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Here is the latest Caml Weekly News, for the week of 21 to 28 October, 2003.

  1. Question about linking C++ and OCAML
  2. ocamlgsl release
  3. Enhanced Ocaml Documentation Version 3.07
  4. IBM funding for OCaml on Eclipse?
  5. perl4caml 0.3.6 and mod_caml 1.0.0
  6. partial eval question
  7. Ocamlodbc

Question about linking C++ and OCAML

Dan Koppel asked and Kamil Shakirov answered:
> I'm new to OCAML.  I have written C++ code which needs to call a
> OCAML subroutine (written by somebody else).  I'm using a Windows
> XP/Pentium 4 system and have the Microsoft Visual C++ compiler.  I
> was wondering if anybody has experience doing this and could kindly
> give me some instructions on how to accomplish this.

You may use the ODLL tool from the

``ODLL is creating a Win32 DLL from an OCaml library, and
automatically generating the C stubs needed to interface the OCaml
code and the C code and the .H interface. Simply run ODLL with you
CMA/CMXA and one or several CMI interfaces and ODLL will do the job
for you.''

I hope it helps you.

ocamlgsl release

Olivier Andrieu announced:
This is to announce the release of ocamlgsl version 0.3.0 .

ocamlgsl is a set of bindings for GSL, the GNU Scientific Library . GSL is "a collection of routines for
numerical computing" : this includes RNGs, special functions, FFT,
linear algebra, numerical integration, etc.

What's new:
 - support for the latest GSL (version 1.4)
 - bugfixes
 - compiles with MSVC (contributed by Lexifi)

available here :

Enhanced Ocaml Documentation Version 3.07

Hendrik Tews announced:
I would like to announce the

                 The Enhanced Ocaml Documentation
                          Version 3.07
   available via

The enhanced documentation contains the original html version of
the ocaml reference manual with the following changes:

- Changes (wrt version 3.06) are tagged with icons and color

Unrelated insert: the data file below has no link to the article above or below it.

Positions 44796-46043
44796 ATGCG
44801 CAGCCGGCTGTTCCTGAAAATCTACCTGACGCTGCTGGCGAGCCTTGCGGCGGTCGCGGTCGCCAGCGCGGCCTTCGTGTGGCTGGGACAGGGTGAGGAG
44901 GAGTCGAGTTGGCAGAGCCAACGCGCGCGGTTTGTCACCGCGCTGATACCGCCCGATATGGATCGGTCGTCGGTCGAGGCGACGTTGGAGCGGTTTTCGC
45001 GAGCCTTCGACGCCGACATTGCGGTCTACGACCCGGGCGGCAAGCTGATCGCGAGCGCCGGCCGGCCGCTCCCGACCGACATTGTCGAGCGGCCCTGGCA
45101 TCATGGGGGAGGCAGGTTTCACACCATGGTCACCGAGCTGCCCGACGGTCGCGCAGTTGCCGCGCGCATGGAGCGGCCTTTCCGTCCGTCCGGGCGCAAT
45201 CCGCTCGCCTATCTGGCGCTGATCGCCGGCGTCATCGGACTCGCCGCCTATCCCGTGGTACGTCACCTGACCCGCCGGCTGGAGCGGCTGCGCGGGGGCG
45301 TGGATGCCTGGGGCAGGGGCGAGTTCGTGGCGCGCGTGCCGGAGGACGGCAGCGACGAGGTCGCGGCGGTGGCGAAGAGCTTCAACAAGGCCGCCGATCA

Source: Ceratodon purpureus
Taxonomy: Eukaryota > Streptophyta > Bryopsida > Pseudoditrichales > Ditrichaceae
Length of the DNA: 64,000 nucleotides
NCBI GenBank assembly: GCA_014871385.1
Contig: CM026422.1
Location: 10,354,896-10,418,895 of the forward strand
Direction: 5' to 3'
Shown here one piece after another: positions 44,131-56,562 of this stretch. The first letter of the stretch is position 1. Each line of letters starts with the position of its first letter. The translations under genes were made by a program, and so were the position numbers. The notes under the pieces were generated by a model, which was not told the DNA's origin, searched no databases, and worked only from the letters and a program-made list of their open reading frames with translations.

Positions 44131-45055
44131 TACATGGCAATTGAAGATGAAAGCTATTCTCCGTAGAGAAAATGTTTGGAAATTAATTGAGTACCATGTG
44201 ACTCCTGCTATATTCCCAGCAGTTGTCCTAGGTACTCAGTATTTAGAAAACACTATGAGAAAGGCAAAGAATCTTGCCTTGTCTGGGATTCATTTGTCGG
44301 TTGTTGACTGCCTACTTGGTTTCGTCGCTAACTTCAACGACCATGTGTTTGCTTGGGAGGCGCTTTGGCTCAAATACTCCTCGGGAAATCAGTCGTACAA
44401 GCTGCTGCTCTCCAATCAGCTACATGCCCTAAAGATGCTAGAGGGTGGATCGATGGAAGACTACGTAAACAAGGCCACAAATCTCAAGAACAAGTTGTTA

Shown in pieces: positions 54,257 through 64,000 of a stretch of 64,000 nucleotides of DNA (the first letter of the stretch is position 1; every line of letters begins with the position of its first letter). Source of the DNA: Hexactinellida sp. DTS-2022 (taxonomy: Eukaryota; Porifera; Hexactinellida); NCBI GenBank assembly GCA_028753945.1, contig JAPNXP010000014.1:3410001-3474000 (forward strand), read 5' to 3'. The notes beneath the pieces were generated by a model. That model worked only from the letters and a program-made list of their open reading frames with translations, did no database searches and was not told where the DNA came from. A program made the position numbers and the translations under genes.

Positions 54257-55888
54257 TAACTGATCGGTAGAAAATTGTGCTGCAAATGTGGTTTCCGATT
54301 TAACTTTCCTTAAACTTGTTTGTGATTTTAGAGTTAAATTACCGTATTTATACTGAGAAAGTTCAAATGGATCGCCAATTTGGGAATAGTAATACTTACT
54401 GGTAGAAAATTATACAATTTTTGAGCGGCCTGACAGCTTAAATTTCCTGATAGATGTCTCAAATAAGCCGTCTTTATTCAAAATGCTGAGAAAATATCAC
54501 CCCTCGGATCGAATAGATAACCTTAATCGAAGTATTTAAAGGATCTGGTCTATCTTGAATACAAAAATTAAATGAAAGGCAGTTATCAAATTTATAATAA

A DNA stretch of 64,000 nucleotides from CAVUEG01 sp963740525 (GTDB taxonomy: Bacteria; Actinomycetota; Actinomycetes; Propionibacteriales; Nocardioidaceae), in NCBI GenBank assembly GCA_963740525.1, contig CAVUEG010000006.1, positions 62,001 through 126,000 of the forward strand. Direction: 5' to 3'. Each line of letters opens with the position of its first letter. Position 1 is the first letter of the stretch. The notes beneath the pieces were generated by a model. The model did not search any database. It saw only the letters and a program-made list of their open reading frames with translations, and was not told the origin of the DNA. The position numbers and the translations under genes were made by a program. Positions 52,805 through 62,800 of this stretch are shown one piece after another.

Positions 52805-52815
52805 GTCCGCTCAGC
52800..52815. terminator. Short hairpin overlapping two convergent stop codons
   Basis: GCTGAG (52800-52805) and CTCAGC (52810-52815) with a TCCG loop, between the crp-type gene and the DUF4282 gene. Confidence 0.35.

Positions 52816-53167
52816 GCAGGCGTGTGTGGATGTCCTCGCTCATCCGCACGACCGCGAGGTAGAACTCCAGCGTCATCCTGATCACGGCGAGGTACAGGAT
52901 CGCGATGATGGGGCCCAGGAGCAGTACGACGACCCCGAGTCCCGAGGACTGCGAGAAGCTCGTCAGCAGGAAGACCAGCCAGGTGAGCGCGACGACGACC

- meta symbols of the grammar are "hot" and refer to their

- additional appendix containing just the grammar rules

Browsing through the Enhanced Ocaml Documentation you will
discover the following changes that have not been announced in :

- character literals can be given hexadecimal line '\x40'
- matching or-patterns is now guaranteed left-to-right
- OCAMLRUNPARAM can be given in hexadicimal
- new ocamllex argument -ml (use an ocaml engine) and -o (output file)
- parametrized ocamllex lexers
- in ocamllex one can choose between "shortest match" and "longest match" rule
- 4 new options for ocamldoc/texinfo: -info-entry, -info-section,
  -noheader, and -notrailer
- new function Buffer.add_substitute
- new printf conversion %! (flush)

IBM funding for OCaml on Eclipse?

Greg K said:
Anyone want to do something with OCaml on Eclipse?

IBM has a million dollars in grants for teaching and research efforts done
with their extensible open source IDE. (I currently use it for Java work -
its very good, reminds me of Smalltalk dev environments.) It's designed to
be extensible to support other languages (currently has a strong working
C++ extension, and many other languages coming along).

Any OCaml proposals should probably include some work to allow Java and